Investor confidence remains low as economic activity restarts
Global investor confidence was not much uplifted in May, growing only 0.3 points to a reading of 73.3, where a reading of 100 would be neutral.
The slight increase in State Street Global Markets’ global index was primarily driven by the European ICI, which rose 6.3 points to 108.6. Meanwhile, the North American ICI and Asian ICI each dropped 0.3 points, to 67.8 and 80.5 respectively.
“The shifting focus from country lockdowns to restarting economic activity allowed the Investor Confidence Index to remain mostly unchanged in May,” comments Marvin Loh, senior macro strategist, State Street Global Markets.
He adds: “The slowing of Covid-19 cases in Europe and the phased restart of its most impacted economies lifted sentiment by 6 points, recovering most of the losses from the prior few months. Expectations of additional fiscal and/or monetary stimulus from Europe also contributed to the improving tone. However, the North America ICI was minimally impacted, as the progression of the virus is still on a path towards peaking, while concerns remain over reinfections as all US states have at least begun to partially reopen.”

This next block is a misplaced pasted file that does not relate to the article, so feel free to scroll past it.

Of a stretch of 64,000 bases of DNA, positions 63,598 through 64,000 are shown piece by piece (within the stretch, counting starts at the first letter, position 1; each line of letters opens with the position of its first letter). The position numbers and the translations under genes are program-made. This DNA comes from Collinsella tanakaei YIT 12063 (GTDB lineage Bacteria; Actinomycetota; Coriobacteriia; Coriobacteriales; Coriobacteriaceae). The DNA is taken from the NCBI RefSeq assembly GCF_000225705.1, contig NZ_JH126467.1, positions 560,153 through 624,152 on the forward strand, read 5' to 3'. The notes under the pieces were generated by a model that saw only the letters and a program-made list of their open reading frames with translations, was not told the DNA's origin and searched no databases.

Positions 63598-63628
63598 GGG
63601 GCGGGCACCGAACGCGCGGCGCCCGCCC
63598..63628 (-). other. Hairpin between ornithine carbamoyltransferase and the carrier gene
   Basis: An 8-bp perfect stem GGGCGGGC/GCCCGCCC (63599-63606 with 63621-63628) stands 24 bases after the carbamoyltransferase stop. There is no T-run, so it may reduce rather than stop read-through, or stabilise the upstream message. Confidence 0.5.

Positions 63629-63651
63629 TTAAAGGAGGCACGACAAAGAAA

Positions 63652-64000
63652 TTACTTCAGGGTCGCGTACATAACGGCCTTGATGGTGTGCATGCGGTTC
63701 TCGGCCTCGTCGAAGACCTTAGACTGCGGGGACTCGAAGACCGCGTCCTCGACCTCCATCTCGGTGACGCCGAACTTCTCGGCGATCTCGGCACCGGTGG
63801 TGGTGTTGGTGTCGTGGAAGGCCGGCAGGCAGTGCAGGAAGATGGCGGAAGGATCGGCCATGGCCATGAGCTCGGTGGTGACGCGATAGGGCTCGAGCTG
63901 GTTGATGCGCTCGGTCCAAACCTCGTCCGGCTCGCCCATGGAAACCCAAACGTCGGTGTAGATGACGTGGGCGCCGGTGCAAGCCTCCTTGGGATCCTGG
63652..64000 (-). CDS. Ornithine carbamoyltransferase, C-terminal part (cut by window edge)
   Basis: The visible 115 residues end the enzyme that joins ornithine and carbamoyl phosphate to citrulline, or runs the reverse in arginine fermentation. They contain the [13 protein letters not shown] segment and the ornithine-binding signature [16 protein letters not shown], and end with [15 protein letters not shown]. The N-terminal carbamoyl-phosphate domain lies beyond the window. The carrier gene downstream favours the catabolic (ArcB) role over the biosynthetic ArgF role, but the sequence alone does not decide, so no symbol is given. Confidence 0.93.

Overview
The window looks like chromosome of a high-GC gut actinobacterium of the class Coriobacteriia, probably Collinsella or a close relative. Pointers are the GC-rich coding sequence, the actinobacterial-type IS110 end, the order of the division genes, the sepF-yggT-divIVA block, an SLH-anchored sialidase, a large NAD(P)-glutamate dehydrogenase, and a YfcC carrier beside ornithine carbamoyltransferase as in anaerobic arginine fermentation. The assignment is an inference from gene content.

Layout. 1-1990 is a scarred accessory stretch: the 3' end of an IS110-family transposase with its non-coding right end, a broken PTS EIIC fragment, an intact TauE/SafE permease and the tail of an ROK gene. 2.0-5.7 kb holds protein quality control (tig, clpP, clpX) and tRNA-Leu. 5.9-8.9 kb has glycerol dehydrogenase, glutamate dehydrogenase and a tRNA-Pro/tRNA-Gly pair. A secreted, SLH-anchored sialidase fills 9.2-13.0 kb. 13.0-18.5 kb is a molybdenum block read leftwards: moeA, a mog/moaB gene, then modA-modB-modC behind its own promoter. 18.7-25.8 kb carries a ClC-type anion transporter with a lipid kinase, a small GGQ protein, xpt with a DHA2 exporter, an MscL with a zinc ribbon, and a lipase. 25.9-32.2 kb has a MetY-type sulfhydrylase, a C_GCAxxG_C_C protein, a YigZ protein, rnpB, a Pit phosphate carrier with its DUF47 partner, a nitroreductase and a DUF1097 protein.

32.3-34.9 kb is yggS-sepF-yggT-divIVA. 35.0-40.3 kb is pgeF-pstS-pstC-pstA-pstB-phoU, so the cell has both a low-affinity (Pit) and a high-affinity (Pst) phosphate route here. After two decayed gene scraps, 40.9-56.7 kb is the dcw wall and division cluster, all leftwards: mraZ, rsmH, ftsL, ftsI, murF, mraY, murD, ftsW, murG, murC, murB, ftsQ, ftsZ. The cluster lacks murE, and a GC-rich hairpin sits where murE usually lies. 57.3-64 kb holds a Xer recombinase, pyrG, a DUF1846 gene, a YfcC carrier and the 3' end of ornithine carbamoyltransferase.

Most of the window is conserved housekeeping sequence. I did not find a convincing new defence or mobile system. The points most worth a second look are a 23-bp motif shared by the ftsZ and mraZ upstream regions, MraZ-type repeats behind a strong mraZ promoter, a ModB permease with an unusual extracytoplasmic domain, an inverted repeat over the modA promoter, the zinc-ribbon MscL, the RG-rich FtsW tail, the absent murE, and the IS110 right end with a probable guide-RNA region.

The Global Investor Confidence Index measures investor confidence or risk appetite quantitatively by analysing the actual buying and selling patterns of institutional investors. The index assigns a precise meaning to changes in investor risk appetite: the greater the percentage allocation to equities, the higher risk appetite or confidence.
A neutral reading is the level at which investors are neither increasing nor decreasing their long-term allocations to risky assets. The index differs from survey-based measures in that it is based on the actual trades, as opposed to opinions, of institutional investors.